Sound Impression: Landscapes by Jacob Montague

What exactly is “cinematic folk”? A good way to answer that question would be to have a listen to Landscapes, the latest solo release by Oakland-based composer, producer, & multi-instrumentalist Jacob Montague. The album, which flows more like a suite than a collection of songs, oozes pastoral charm with scene-setting atmospheres and a strong narrative flow propelled by a keen sense of rhythm given a wide-screen context by clever integration of lush electronics, strings, and bold percussive elements.

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Sound Impression: Five Years by Square Peg Round Hole

When I first heard instrumental trio Square Peg Round Hole was making an ambient record, I was expecting a conventional approach – rework the same melodic constructs of their prior albums while losing the drums, lowering the volume, and slowing the pace. That would have been a pleasant enough affair to be sure, but for a band that prides itself on sheer inventiveness, I should have known to expect more. Five Years traverses quite a bit of previously unexplored sonic territory for the band as they show a penchant for developing beguiling, color saturated soundscapes, densely layered and studded with subtle glitch elements and a plethora of vocal & abstract percussive textures.

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Sound Impression: Constellate by Steve Pacheco [Dauw]

The reassuring steady hum of soft drones, temperate in mood, weightless as if held aloft on gentle air currents; permeable to texture and filigree; slowly turning to catch shimmering glints of light; calm; harmonious. A salve for the ears and a balm for the soul. These are the things that come to mind listening to Constellate by artist & musician Steve Pacheco which he recorded in Santa Fe and Los Angeles. Understated and beautifully crafted, it is an excellent an inspiration to moments of reflection and an excellent companion to working in solitude.

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Sound Impression: An Unintended Space by Stijn Hüwels & Danny Clay

Part of the Spring 2017 series and the most recent addition to the Eilean Rec. catalog is a first-time collaboration between Belgian musician & Slaapwel Records curator Stijn Hüwels and American composer & sound artist Danny Clay.  It turns out to be an inspired pairing in a wonderfully understated kind of way as Hüwels somnambulent guitar-loop minimalism finds a perfect complement in Clay’s delicate electroacoustic ephemera fashioned from turntables, sine waves, and celesta.

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Lowercase Noises – The Swiss Illness

It is hard to believe it has been three years since the last full-length Lowercase Noises album.  Chalk part of that up to the ever-increasing speed with which time in general seems to pass these days and the rest up to Andy Othling’s constant efforts to stay in touch with his fans, put on live performances, and regularly share new EPs, improvisations, and videos. But you have to go back to 2014’s This Is For Our Sins to find an album as immersive and conceptually integrated as The Swiss Illness which will be releasing in May.  The theme once is again is a somber one, but the post rock, vocal, and folk elements that served well in telling the tragic story of Russia’s Lykov family give way to a more  contemplative, modern classical leaning style that suits a highly emotional exploration of the emotion of nostalgia even as he exposes the very origins of the word.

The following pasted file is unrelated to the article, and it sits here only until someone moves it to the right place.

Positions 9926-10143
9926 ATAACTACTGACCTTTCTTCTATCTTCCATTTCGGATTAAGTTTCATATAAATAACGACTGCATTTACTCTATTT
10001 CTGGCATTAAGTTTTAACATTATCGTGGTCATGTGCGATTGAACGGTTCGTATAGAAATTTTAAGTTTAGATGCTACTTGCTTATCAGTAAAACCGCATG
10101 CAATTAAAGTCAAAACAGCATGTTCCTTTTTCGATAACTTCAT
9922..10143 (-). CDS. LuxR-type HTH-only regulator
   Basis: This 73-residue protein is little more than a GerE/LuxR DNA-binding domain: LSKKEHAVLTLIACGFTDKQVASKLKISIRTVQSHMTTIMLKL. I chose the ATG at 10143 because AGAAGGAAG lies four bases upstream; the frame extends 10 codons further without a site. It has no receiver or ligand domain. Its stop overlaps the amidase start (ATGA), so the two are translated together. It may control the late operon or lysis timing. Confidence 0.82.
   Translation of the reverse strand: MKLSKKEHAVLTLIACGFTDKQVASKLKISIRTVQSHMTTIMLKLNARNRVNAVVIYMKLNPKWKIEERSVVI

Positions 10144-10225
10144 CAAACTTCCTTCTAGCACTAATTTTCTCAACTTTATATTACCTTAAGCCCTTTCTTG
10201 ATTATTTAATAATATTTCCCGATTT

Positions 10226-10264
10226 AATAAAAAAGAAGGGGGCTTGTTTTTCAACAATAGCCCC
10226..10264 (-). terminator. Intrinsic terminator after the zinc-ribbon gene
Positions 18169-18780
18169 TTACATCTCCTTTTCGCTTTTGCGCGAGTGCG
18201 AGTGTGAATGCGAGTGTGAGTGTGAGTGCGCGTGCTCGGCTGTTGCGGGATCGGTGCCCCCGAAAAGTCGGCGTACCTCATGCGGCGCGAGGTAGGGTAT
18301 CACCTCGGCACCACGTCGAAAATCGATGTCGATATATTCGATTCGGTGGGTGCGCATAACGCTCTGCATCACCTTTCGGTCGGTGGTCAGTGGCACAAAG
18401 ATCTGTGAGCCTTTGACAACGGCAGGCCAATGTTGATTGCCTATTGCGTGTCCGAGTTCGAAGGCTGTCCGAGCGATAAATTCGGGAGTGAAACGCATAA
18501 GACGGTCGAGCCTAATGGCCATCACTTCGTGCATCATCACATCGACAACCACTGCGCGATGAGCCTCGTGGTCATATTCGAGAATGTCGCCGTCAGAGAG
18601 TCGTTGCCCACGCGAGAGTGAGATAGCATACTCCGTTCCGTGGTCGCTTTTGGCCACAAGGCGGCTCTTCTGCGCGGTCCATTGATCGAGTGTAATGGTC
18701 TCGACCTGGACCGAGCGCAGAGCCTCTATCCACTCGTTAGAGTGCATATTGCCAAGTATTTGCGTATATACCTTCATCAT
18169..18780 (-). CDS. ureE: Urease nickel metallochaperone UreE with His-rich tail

I wanted this album to be about death, but it didn’t fit. Instead I expanded on the idea of loss and made it about nostalgia, which for me means the loss of things both large and small, both incredibly heavy and largely inconsequential. I experienced all those things in 2016, and as a result the only thing I could create was a minimal, slowly-evolving and (hopefully) beautiful dive into that feeling. Overlaid is the story and history behind the word “nostalgia”, which was coined by doctors studying Swiss mercenaries far away from home, and the physical ailments brought on by their feelings. – Andy Othling

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Travelogue 2016.04.21: Spotlight on Shimmering Moods Records

Shimmering Moods is a label based in Amsterdam that has already had a fruitful 2017 with a number of excellent limited edition CD releases and quite an international roster of artists. Featured here are recent works by Andrew Tasselmyer (USA), Snufmumriko (Sweden) , Rime Trails (Denmark), and Gallery Six (Japan). Also highly recommended are two albums featured on our 2016 year-in-review – Radio Sea’ by Adzuki and ‘Mothers Garden’ by Å Asher-Yates, a brand new reissue of ‘Naar Vi Vaagner’ by øjeRum, and a pair of works by Dimitar Dodovski, ‘Derive’ (2016) and ‘In Every Direction’ (2015). All releases can be found here on their Bandcamp site

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Travelogue 2017.04.18: Spotlight on Sound in Silence

Sound In Silence is a small DIY record label based in Athens, Greece that has been releasing limited editions presented in collectible handmade packaging since 2006.  Featured here are four of their most recent releases by moshimoss & stabiloanthéne, bvdub, and (ghost). I also recommend browsing through the rest of their Bandcamp catalog where you’ll find gems by artists such as Wil Bolton, Caught in the Wake Forever, Good Weather for an Airstrike, and North Atlantic Drift